Work-related risk factors for specific shoulder disorders: a systematic review and meta-analysis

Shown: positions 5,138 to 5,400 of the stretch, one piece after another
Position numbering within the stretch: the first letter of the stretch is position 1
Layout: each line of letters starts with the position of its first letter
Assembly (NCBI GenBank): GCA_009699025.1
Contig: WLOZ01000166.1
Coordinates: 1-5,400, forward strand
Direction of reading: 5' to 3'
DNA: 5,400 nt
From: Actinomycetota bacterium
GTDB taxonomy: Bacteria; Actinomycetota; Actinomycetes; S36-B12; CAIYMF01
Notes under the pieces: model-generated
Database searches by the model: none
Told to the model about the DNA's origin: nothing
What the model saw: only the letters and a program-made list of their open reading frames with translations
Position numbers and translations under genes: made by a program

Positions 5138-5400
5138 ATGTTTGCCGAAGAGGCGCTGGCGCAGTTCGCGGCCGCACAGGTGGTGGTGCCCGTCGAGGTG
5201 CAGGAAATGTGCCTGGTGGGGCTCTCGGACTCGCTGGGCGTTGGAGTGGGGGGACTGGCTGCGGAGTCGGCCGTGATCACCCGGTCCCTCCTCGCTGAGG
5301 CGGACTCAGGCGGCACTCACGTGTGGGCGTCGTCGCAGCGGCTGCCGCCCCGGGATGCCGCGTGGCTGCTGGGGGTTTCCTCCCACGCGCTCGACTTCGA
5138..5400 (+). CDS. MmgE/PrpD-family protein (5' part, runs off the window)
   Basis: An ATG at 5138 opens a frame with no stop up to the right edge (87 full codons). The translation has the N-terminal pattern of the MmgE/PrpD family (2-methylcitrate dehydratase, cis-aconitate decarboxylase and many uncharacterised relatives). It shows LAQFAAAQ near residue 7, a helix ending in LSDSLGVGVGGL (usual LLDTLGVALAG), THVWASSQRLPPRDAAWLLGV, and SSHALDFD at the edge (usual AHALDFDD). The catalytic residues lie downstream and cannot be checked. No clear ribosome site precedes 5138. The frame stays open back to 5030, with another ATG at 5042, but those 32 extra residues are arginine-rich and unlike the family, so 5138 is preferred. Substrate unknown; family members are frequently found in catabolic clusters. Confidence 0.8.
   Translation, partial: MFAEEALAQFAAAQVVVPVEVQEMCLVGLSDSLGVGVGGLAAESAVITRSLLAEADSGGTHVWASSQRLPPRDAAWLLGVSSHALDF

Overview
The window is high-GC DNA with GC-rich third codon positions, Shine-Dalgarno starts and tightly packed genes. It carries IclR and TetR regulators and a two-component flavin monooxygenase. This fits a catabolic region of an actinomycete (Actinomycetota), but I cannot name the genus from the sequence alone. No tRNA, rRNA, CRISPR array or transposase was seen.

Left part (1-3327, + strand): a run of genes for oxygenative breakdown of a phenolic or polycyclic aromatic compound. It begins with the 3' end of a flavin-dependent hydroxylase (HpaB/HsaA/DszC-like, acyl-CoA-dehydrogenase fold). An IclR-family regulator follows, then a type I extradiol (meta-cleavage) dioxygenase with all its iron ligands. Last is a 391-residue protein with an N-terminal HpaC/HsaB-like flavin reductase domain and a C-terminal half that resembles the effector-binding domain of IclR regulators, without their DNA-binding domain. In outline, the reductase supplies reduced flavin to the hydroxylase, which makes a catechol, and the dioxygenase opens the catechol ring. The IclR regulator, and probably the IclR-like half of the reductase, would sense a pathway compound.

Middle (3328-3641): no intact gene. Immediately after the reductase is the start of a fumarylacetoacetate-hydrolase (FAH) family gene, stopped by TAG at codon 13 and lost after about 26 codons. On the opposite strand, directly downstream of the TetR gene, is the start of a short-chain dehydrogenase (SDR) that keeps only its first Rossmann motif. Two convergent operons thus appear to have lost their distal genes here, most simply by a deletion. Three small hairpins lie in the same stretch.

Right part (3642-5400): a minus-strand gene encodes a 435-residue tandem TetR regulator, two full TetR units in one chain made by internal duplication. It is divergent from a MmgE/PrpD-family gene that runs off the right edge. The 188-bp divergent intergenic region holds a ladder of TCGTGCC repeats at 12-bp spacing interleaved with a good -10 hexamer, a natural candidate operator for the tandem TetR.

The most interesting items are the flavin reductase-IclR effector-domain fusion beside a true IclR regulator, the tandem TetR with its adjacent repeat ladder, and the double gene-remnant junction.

The objective of this systematic review and meta-analysis is to examine which work-related risk factors are associated with specific soft tissue shoulder disorders. We searched the electronic databases of Medline and Embase for articles published between 2009 and 24 March 2016 and included the references of a systematic review performed for the period before 2009. Primary cross-sectional and longitudinal studies were included when outcome data were described in terms of clinically assessed soft tissue shoulder disorders and at least two levels of work-related exposure were mentioned (exposed vs less or non-exposed). Two authors independently selected studies, extracted data and assessed study quality. For longitudinal studies, we performed meta-analyses and used GRADE (Grades of Recommendations, Assessment, Development and Evaluation) to assess the evidence for the associations between risk factors and the onset of shoulder disorders. Twenty-seven studies met the inclusion criteria. In total, 16 300 patients with specific soft tissue shoulder disorders from a population of 2 413 722 workers from Denmark, Finland, France, Germany and Poland were included in the meta-analysis of one case–control and six prospective cohort studies. This meta-analysis revealed moderate evidence for associations between shoulder disorders and arm-hand elevation (OR=1.9, 95% CI 1.47 to 2.47) and shoulder load (OR=2.0, 95% CI 1.90 to 2.10) and low to very low evidence for hand force exertion (OR=1.5, 95% CI 1.25 to 1.87), hand-arm vibration (OR=1.3, 95% CI 1.01 to 1.77), psychosocial job demands (OR=1.1, 95% CI 1.01 to 1.25) and working together with temporary workers (OR=2.2, 95% CI 1.2 to 4.2). Low-quality evidence for no associations was found for arm repetition, social support, decision latitude, job control and job security. Moderate evidence was found that arm-hand elevation and shoulder load double the risk of specific shoulder disorders. Low to very-low-quality evidence was found for an association between hand force exertion, hand-arm vibration, psychosocial job demands and working together with temporary workers and the incidence of specific shoulder disorders.